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The Quickening: Imbolc and Related Holidays

We have been in the long dark for the past few months. Cold, snowy weather and the now-ever-present threat of serious disease have kept us inside our homes, bundled in cozy clothes and blankets, sipping our tea or coffee or hot cocoa. We’re expecting yet another snowstorm here in the eastern U.S., more to add to the snow that hasn’t left us from the last one. We yearn to step out into light and warmth, feel soft grass beneath our feet, but not yet. Still, the time of long light will come again. The days are already beginning to gradually unfurl like the fronds of a fern.

 

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Corn and Whiskey: Sacredness and Community Borne from the Earth

A significant portion of my family originated along the borderlands between Scotland and England, mostly in Northumberland and the Scottish Border. A number of them were reivers, opportunistic and clannish cattle- and sheep-thieving mafiosos of the Tudor and Stuart periods. When King James I of England (the VI of Scotland) wrestled them into submission, they migrated at his behest with other lowland Scots into Ulster, Ireland, before eventually immigrating to Turtle Island, settling in what we now call Western North Carolina. Once again, they dwelled in a borderland, a liminal space between the lands still freely occupied by Native peoples in the west and the European colonies in the east. It’s a breathtakingly beautiful region, with rolling ancient mountains and fertile valleys, carved through with rivers and creeks and patches of swamps. They lived in this area from the middle of the 18th century to the early 20th century. For much of this time, they were listed as farmers in tax and census records, like many other settlers of the area.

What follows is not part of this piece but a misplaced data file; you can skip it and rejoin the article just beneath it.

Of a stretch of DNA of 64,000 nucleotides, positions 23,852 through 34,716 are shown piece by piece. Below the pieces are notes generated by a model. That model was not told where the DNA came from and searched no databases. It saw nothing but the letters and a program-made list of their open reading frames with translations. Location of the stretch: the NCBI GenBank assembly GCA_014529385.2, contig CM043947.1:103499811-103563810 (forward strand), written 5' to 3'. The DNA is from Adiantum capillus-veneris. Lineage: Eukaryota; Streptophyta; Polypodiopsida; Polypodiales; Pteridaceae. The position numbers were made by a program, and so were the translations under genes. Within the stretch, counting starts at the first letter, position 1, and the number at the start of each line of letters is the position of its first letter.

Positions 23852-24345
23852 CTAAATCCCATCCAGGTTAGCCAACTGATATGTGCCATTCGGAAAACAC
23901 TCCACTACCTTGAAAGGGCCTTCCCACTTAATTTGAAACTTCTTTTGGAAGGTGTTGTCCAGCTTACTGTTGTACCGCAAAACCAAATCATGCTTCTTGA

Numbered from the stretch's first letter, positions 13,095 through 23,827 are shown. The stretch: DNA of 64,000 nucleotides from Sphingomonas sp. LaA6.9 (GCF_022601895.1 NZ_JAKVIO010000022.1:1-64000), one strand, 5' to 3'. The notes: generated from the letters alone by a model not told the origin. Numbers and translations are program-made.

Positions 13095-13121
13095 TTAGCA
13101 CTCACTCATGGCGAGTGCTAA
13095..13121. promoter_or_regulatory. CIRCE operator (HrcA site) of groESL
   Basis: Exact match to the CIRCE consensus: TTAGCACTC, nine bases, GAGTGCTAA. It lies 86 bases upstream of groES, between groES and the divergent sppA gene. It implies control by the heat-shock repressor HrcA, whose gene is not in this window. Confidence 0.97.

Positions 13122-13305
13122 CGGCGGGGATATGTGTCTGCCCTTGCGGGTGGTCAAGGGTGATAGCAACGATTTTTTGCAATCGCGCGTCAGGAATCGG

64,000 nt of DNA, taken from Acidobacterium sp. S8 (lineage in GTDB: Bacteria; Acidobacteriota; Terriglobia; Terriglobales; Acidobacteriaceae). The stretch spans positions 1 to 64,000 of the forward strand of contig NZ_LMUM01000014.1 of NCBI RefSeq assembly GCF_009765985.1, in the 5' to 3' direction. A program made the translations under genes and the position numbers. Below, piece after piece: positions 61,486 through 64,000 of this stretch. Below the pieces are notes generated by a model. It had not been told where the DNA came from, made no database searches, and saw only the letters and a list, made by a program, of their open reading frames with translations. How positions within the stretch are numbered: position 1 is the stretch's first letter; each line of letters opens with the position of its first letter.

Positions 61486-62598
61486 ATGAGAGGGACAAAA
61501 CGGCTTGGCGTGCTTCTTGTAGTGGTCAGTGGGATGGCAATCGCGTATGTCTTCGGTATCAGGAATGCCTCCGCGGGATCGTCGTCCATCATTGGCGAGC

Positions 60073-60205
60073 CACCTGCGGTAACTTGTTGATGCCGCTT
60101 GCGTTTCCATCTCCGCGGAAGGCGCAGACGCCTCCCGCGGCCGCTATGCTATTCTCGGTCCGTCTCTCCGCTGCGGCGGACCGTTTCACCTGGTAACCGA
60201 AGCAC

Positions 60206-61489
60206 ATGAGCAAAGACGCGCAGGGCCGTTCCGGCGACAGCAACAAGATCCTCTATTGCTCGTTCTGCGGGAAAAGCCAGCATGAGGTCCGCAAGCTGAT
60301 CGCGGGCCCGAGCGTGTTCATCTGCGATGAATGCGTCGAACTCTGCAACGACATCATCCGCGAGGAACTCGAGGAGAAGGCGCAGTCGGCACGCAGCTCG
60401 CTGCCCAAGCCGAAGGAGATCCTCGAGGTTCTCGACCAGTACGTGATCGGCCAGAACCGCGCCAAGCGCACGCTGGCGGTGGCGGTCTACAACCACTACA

Corn Goddesses, Myths, and Traditions

Maize, what we Americans call corn (in Europe, corn can mean any grain), was a crucial and sacred crop to many Native tribes. As explained on the Native Languages website: “Corn played an important mythological role in many tribes as well-- in some cultures Corn was a respected deity, while in others, corn was a special gift to the people from the Creator or culture hero.” For the Cherokee, the Goddess Selu is the Corn Woman. She was the first woman Who came into being, and She was ultimately killed by Her twin sons, who feared Her power. Yet, as She died, She taught Her boys how to farm corn so that She could be reborn (“Selu, the Cherokee Corn Mother”). The Iroquois Corn Goddess is Onatah, Who with Her two sisters formed the Deohako, the “Life Supporters” -- more familiar to us settlers as the Three Sisters. In an Iroquois agricultural myth, Onatah was kidnapped and hidden underground, which caused a famine that only ended when She was liberated and returned (“Onatah, the Iroquois Spirit of the Corn”). In both myths, there is a theme of descent into the underworld -- through death in one, and being hidden in the other -- and a reemergence, which we see every year in the farming of maize.

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Posted by on in Studies Blogs
Divination, Play, and Sacred Work

If you want to get the magical community riled up, tell us how divination tools often begin their existence as toys. You’ll see how we quickly split into two factions: one which vehemently denies this, and one which asserts the truth of it (with evidence that is often ignored and bypassed by the former faction). For the former set, I’ve sensed a root assumption at work that makes accepting the mundane, unserious origins of many divination forms so difficult, and even heretical. For them, play is inherently secular and unworthy of a sacred function. Divination, and anything else related to spirit work and religion, must be solemn and sober to have value and efficacy.

 

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  • Jamie
    Jamie says #
    Cunning Wife, I believe you are 100% correct. Just look at the 'Chessboard' of Gwenddoleu ap Ceidio, one of the 13 Treasures of T